I found one more thing compelling in the Flacco deal. Linta is an agent for mostly middle-class players and free agent hopefuls. On the first day of the Scouting Combine, the day before Linta was to meet in Indianapolis with Ravens negotiator Pat Moriarty on the Flacco mega-deal, Linta was driving through a snowstorm into Carbondale, Ill., to the campus of Southern Illinois, to work out a free-agent outside linebacker prospect named Jayson DiManche. DiManche wasn't invited to the combine, but he's the kind of player who normally is Linta's stock in trade -- a Rudy type who might not get drafted but will end up in some team's camp with a prayer of making it. I've known Linta for a while, and he gets as excited about the Jayson DiManches as he does about the Joe Flaccos, because he doubles as a high school football coach in Connecticut and likes the underdogs. If he believes in a cause -- and he believed that Flacco was worth every dime he was seeking last summer -- he has no problem walking away from a deal that would have everyone screaming, "Take it!"
I just like the fact that the underdog quarterback won the Super Bowl, and the faithful agent backed him, and both were rewarded.
"He's not going to win any games for you. He's a defensive back who will shut down the [opponent's] top receiver, but the ball is not in his hands. The Jets need more than a top corner. They need some pieces. If he gives them the value to get those pieces, then move him."
-- ESPN analyst Keyshawn Johnson, on the possibility of the Jets trading Darrelle Revis, to Bob Glauber of Newsday.
Now, I've always liked Keyshawn Johnson. Hard worker when he played, unselfish blocker, etc. But this is one of the most short-sighted things I've heard a TV analyst say in a long time, and that's covering a lot of ground.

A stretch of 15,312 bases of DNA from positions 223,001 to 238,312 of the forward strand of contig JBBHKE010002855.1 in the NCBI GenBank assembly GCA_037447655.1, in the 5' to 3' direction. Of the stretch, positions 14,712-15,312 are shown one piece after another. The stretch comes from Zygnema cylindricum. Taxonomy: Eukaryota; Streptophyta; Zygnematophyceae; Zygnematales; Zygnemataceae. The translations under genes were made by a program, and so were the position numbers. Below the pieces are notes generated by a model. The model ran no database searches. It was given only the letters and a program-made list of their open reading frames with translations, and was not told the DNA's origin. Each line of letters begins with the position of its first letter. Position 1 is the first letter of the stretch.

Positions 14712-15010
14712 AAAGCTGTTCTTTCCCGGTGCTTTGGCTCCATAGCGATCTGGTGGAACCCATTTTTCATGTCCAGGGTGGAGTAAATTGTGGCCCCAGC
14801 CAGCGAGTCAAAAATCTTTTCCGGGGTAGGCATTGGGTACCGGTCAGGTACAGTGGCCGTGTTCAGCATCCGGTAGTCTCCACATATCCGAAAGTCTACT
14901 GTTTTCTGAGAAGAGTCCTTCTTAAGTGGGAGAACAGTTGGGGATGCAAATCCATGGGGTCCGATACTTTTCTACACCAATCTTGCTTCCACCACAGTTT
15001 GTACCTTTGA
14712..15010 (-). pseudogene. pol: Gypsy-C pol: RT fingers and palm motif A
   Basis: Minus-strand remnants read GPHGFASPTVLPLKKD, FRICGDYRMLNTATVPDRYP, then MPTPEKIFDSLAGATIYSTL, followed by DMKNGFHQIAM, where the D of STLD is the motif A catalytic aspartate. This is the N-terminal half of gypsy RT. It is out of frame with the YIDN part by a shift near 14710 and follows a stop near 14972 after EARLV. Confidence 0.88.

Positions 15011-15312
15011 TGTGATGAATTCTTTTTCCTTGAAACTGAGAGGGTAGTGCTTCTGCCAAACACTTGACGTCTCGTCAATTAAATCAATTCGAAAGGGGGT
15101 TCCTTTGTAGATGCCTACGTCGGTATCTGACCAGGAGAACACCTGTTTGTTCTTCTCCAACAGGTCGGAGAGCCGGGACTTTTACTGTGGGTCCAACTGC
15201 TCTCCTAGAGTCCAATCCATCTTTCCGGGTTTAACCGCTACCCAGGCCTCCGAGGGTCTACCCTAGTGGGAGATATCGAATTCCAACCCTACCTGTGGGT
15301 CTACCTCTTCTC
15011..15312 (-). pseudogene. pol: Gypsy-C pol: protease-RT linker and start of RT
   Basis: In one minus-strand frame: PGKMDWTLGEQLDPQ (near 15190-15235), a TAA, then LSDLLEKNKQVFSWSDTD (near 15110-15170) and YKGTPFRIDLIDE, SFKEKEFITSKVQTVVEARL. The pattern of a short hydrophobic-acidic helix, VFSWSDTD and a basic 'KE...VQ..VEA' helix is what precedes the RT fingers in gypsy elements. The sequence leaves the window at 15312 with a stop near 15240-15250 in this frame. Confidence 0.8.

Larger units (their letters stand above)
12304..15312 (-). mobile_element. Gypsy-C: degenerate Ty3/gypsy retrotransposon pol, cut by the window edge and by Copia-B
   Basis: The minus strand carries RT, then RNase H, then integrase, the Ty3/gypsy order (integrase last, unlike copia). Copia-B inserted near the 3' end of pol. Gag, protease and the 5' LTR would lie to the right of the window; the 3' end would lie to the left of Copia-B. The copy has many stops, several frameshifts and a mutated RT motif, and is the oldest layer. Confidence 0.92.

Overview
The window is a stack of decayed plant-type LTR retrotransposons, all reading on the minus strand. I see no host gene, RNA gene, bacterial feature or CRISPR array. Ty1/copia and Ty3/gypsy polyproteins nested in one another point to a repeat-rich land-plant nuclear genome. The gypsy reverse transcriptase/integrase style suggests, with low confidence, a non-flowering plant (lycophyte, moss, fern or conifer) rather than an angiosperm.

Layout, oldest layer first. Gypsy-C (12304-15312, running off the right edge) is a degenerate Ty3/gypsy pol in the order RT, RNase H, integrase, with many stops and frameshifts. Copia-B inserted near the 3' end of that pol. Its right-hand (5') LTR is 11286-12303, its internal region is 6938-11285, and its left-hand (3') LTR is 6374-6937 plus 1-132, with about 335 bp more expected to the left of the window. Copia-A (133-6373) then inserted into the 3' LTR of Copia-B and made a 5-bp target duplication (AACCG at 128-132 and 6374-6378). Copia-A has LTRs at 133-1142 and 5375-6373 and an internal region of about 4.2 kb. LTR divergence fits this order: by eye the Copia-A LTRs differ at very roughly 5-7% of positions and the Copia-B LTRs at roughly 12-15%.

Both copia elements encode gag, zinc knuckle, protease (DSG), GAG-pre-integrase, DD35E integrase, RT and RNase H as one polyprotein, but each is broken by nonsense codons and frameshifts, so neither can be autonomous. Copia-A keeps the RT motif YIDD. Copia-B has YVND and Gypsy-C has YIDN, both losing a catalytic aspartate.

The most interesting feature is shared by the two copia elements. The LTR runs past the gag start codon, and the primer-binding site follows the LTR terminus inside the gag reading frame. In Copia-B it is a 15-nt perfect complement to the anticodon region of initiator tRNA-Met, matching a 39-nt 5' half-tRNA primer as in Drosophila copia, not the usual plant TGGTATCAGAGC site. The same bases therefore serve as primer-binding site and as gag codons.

He's not going to win any games for you. Let's go back to the Jets' playoff win at San Diego in the 2009 season, the one in which the Jets amassed all of 262 total yards. The receivers Revis covered that day caught one ball -- for minus-four yards. Next year: Jets over the Bengals two straight weeks, once to end the regular season, once to start the playoffs; Revis held Chad Ochocinco to two catches for 28 yards in those eight quarters. Against Indy in the 2010 playoffs, Revis held Reggie Wayne to one catch for one yard when he covered him.
That's domination on a Lawrence Taylor scale. That's like justifying the Giants trading LT in 1988 because he only touches the ball when he intercepts it.
Now, if you want to make the case that the Jets should trade Revis because he's damaged goods after ACL surgery, then make that case. If you want to make the case that the Jets don't have the luxury of paying a corner that much money because they need so much help on offense, then make that case. But don't insult the readers of Newsday by saying defensive players aren't going to win games, implying, of course, that the only players who should make really big money are offensive players. Watch the game. Watch the games in 2012, and you'll see how, with the rise of the mobile quarterback, cornerbacks are going to be more valuable than ever because they'll be on islands with the Calvin Johnsons and Andre Johnsons more, without the regularity of safety help.